THE SPOOKY TRUTH ABOUT HALLOWEEN SUPERSTITIONS

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Mariel Silpe

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November 9, 2018
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THE SPOOKY TRUTH ABOUT HALLOWEEN SUPERSTITIONS

Courtesy of Francesca Cesa Bianchi, Milano

Courtesy of Francesca Cesa Bianchi, Milano

Courtesy of Francesca Cesa Bianchi, Milano

Every year, Halloween comes around and many individuals let the spooky season creep into their thoughts, resulting in superstitions. Some are convincing, while others can be unbelievable. Superstitions are beliefs in the paranormal or actions performed by the supernatural as a consequence. Halloween is a holiday shrouded in superstition, and these are the stories behind some of the most common myths:

Black Cats: The idea that black cats bring bad luck is an age-old superstition most commonly associated with Halloween. Black cats have often been affiliated with death and witchcraft in mythology. In the Dark Ages, it was believed that witches took the form of black cats to avoid being detected by mortals. In some European countries, black cats were killed in an attempt to ward off witches and evil spirits.

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Jack-O’-Lanterns: The modern tradition of pumpkin carving has roots in the Irish folktale about a man called Stingy Jack. Jack fooled Satan into letting him stay on Earth, but Jack was not able to enter heaven, so he was stuck between heaven and hell for eternity. Satan gave him some embers, and Jack found some radishes, so Jack carved out the radishes to make lanterns. He placed the embers inside to guide his lost soul. Thus, the tradition of jack-o’-lantern carving stems from the belief that placing a jack-o’-lantern on your doorstep will help guide lost souls home, and the faces carved into them are meant to scare away evil spirits.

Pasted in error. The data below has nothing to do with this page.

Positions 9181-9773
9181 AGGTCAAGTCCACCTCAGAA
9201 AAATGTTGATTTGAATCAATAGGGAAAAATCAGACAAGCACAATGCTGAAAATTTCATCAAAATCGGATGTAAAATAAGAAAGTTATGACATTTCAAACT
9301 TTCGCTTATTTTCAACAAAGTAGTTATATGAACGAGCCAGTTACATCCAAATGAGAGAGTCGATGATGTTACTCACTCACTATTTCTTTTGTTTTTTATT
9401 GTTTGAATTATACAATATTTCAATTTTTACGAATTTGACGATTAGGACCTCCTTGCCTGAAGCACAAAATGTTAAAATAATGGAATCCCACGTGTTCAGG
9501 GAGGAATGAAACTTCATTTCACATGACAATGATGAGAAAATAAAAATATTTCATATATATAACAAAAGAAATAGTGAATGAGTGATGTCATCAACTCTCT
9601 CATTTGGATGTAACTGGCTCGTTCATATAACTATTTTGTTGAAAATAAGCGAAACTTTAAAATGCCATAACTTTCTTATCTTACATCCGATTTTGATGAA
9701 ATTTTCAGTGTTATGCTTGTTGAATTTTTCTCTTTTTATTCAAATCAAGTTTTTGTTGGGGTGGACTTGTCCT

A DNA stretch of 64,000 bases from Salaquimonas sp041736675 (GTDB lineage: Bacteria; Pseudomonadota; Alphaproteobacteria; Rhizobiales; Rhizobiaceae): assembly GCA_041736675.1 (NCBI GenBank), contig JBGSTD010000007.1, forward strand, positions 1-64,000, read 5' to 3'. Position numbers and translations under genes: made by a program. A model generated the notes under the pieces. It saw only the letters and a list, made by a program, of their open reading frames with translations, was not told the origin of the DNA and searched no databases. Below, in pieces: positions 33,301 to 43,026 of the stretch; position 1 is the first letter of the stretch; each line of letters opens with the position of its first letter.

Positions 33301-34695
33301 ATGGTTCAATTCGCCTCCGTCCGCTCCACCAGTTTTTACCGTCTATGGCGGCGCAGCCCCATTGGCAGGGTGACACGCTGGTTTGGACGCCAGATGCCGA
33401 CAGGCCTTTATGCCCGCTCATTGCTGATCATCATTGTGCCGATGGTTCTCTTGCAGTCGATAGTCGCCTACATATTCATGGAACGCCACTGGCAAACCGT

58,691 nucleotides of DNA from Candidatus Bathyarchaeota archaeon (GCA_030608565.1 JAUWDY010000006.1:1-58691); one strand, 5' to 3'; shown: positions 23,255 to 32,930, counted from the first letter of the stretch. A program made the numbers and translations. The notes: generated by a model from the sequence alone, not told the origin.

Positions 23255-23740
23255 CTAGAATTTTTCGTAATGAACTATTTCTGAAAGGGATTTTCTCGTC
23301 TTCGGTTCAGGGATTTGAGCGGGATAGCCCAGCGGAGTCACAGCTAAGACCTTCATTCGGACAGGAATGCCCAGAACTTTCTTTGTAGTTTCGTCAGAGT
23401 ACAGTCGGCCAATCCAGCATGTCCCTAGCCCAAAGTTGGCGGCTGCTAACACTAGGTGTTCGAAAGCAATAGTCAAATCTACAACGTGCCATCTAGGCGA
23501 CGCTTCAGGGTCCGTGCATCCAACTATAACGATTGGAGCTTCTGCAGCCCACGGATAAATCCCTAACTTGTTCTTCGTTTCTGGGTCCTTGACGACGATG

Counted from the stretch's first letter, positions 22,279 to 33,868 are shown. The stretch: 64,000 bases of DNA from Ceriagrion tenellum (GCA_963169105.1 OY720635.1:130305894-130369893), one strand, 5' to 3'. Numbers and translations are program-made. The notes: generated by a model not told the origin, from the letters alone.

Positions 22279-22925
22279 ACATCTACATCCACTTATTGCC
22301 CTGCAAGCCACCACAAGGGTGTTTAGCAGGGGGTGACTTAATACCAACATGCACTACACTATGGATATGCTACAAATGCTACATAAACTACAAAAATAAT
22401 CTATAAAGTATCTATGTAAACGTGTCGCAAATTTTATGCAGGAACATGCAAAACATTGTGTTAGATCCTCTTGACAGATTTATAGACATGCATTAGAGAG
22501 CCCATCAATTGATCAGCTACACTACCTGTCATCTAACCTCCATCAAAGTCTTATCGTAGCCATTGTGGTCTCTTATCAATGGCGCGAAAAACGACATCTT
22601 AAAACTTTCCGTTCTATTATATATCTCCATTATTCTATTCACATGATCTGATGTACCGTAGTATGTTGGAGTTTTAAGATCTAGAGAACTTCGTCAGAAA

Bats: Legend has it that bats are witches’ accomplices, and that if you see a bat on Halloween, you could be in danger. One myth says that if a bat flies around the roof of a house three times, someone in the house will soon die. Another myth states that if a bat flies into your house on the night of Halloween, it is a sign that your house is haunted. Additionally, people believed that if a bat got into your house, it was because a ghost had let it in.

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Costumes: Dating back to Celtic tradition is the practice of wearing costumes. It used to be thought that on All Hallows’ Eve, spirits visited Earth in human form and went door to door begging for money. The people who refused to donate to these spirits were taken to the underworld for eternity. Now, people of all ages like to dress up as anyone, from their favorite movie characters to iconic celebrities.

Halloween has been a fun and spooky holiday for many centuries and among many cultures. Whether you prefer to go to a costume party, trick-or-treat with friends, or stay at home and watch scary movies, Halloween is a great time to eat candy and learn about the origins of the holiday’s superstitions.

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